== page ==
Use Technology to Influence Millennial Workforce Productivity

By Pat HeydlauffPat Heydlauff

With 105 million strong in the US, the Millennial generation is now larger than the number of Baby Boomers and Generation X combined. Their presence is felt in the workplace and is creating great diversity in age, work ethic, interpersonal social and communication skills.

Instead of silver spoons in their hands, they were born with computers in their laps and cell phones and iPods attached to their ears. They are the first totally digitized generation and are truly hooked on electronic services. According to Forrester Research, 91 percent of Millennials spend an average of 25 hours per week online accessing it through smartphones, laptops and tablets. In fact, BuzzFeed CEO Jonah Peretti says Millennials are obsessed with their mobile devices, even sleeping with them.

The question then becomes: what impact does this have on a multi-generational workforce? And how do you apply this knowledge to increase the performance and productivity of workplace Millennials while maintaining or increasing the productivity of the Boomers and Generation X?

What Influences the Millennial? It is important to understand the shift in what motivates this generation of employees versus previous ones. Millennials want to be appreciated and acknowledged. They prefer working for a company where the corporate culture provides meaningful work, flexibility and gives back to the community. They also want to know what the impact of the work they perform will be in the way of a contribution to the company.

Millennials will know a great deal about your company before ever setting foot in your office because they will have thoroughly researched you online, found compliments and complaints about you and checked with their social media connections for input. Approval and a positive reference or a negative comment from online social media connections will make them more interested in becoming part of your workforce – or not.

Use Technology to Influence a Digital Workforce: This major shift in the composition and needs of the new workforce requires a new set of skills, including communications that engage them so they want their performance and productivity to be part of their identity while meeting your expectations.

Set expectations on day one. To create company loyalty and a desire to meet or exceed productivity expectations, set expectations both in the interview process and on their first day as part of the workforce. Let them know exactly what is expected of them, what they are responsible for and how that fits in to the overall company plan. They will not settle for doing something they do not like or are not interested in or passionate about. The clearer you can make your company expectations, the better the performance and productivity of your workforce Millennial.

This practice should not be limited just to this generation. It is simply a good business practice and should be applied to the entire workforce. How can you expect them to perform well if they do not know what is expected of them and why?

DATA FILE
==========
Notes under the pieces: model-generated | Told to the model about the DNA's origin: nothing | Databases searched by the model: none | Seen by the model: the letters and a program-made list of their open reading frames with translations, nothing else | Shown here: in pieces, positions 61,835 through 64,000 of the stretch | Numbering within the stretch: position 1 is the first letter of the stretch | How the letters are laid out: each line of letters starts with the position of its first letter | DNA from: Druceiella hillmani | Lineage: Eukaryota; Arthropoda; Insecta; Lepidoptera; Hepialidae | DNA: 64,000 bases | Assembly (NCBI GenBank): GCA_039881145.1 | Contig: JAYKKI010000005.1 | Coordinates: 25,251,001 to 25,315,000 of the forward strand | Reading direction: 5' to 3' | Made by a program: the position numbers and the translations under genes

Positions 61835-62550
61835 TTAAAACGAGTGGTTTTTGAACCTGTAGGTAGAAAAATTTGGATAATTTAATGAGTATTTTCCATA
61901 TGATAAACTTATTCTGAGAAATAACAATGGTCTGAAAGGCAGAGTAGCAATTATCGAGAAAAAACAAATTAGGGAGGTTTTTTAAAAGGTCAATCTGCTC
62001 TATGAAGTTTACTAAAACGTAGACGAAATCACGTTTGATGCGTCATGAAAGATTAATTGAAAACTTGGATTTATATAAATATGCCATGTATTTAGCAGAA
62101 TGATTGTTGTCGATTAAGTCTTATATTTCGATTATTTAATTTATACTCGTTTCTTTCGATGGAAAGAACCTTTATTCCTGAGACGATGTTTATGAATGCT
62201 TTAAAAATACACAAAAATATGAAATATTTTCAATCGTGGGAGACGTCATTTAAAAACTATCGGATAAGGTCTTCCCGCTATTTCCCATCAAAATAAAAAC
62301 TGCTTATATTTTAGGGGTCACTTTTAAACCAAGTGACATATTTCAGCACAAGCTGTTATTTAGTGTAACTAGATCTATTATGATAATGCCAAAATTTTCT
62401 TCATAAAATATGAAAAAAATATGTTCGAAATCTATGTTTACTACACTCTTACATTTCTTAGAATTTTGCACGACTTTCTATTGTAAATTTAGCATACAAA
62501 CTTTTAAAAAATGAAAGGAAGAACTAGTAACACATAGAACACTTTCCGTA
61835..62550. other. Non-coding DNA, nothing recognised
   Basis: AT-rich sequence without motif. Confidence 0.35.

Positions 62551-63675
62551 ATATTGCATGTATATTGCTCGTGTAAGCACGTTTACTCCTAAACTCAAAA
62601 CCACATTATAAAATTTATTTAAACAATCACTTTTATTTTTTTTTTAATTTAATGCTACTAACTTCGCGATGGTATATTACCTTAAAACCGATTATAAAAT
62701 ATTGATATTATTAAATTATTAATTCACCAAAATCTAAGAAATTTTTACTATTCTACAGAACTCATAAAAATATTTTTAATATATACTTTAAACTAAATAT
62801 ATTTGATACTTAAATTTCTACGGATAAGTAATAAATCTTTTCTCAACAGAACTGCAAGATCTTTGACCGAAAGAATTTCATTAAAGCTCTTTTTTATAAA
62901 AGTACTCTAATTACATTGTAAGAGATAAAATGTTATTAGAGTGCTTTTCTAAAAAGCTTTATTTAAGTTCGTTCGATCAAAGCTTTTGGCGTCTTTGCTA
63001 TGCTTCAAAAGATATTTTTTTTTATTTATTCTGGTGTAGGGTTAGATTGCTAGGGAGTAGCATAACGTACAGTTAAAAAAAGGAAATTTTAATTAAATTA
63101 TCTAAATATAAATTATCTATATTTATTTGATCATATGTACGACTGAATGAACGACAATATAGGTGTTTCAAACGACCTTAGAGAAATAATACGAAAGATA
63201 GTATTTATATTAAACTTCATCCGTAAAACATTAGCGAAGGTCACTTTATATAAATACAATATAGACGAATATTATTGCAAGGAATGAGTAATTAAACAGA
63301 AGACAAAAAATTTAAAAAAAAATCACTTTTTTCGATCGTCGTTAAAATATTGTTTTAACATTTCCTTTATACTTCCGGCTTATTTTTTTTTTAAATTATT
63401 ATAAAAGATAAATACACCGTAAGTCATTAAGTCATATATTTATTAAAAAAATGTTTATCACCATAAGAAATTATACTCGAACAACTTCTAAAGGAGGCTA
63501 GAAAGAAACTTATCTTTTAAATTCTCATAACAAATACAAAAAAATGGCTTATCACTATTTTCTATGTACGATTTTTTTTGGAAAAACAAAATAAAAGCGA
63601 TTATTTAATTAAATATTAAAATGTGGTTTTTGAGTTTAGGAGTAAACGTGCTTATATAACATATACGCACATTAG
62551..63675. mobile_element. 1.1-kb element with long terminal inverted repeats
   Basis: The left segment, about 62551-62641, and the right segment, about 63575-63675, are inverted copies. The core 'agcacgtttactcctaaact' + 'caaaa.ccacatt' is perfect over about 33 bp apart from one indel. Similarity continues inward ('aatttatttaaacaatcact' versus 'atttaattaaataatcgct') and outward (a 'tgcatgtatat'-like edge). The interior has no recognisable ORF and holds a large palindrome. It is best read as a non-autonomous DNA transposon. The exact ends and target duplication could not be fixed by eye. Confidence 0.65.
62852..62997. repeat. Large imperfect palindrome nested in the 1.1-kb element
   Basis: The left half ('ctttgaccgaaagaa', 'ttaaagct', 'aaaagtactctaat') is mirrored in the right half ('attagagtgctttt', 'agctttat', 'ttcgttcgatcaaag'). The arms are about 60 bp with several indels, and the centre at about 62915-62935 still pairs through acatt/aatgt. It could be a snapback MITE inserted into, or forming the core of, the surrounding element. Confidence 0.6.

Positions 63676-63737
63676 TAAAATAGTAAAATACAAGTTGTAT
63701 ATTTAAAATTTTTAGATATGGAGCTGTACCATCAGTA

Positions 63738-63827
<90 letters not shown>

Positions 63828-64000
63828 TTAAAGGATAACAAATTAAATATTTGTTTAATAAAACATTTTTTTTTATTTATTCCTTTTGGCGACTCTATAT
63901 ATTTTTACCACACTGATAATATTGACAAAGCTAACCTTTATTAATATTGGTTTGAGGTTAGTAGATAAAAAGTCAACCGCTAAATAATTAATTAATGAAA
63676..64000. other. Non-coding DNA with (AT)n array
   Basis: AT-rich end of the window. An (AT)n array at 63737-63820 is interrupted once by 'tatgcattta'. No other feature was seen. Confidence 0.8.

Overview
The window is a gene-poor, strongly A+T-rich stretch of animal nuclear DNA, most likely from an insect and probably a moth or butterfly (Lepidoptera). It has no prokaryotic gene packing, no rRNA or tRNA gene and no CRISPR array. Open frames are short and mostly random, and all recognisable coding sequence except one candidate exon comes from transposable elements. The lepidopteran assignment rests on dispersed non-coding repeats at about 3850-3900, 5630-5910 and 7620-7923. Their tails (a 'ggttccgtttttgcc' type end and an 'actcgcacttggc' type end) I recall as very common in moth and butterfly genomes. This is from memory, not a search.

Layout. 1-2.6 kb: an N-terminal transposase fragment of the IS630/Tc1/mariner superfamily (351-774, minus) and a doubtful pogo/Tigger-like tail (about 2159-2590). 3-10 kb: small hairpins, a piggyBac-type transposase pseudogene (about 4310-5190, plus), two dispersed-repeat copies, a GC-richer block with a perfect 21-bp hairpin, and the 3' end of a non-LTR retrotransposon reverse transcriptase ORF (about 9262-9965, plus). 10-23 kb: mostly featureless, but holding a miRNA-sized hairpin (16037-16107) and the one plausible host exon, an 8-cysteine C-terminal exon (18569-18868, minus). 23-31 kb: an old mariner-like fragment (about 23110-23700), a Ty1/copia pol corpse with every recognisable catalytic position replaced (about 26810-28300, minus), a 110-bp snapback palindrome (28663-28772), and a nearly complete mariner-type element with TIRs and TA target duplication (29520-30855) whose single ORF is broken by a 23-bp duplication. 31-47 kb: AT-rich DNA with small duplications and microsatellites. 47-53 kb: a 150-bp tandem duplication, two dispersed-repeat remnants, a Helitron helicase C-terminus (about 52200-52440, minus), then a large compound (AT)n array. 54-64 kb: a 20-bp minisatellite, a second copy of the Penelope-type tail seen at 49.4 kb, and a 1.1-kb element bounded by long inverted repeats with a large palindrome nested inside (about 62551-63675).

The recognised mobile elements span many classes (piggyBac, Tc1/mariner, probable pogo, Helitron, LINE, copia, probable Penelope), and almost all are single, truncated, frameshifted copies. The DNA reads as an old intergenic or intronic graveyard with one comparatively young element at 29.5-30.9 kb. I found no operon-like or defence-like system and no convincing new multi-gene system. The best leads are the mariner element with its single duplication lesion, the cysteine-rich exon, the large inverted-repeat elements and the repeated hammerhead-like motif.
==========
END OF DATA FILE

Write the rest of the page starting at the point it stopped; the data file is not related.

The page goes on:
Ask them to participate in planning. Millennials not only want to know the what, but the why. Why is the job they are expected to do important to the overall wellbeing of the company? Why will what they do make a difference and how does it fit into the overall plan?

Because of this generation’s need to be listened to and heard, involve them in the planning process. Use brief in-person meetings, think tanks; or online chats and in-house Skype calls or Google hangouts to communicate. Use the technology they love to get them engaged and involved. Their participation and performance will improve and so will your profits.

Emotionally connect through technology. Speaking their language leads to loyalty and trust. While older members of your workforce may still prefer face-to-face meetings, the Millennials actually prefer digitized communications. They are looking for emotional connection, which to them leads to trust. They respond to visual and audible communications. Consider having a company Facebook page accessible only by your in-house workforce; use texting and social media platforms that can be set up in a secure way to maintain company privacy.

And don’t forget the Boomers and Generation X – they are more digitally savvy that you might think. They may not love it but they realize technology has long swept past television, radio and bulletin boards as being the only methods of communication.

The influence of technology and digital communications is here to stay. Have you prepared for the new digitized workforce? Starting today will help you catch up to a fast- paced ever-changing generation of employees.

Pat Heydlauff speaks from experience. She works with organizations that want to create an environment where employees are engaged, encouraged and involved, and with people who want to be in control, anxiety-free and confident. She is the author of the forthcoming book, Engage: How to Lead with Power, Productivity and Promise and Feng Shui: So Easy a Child Can Do It. She can be reached at 561-799-3443 or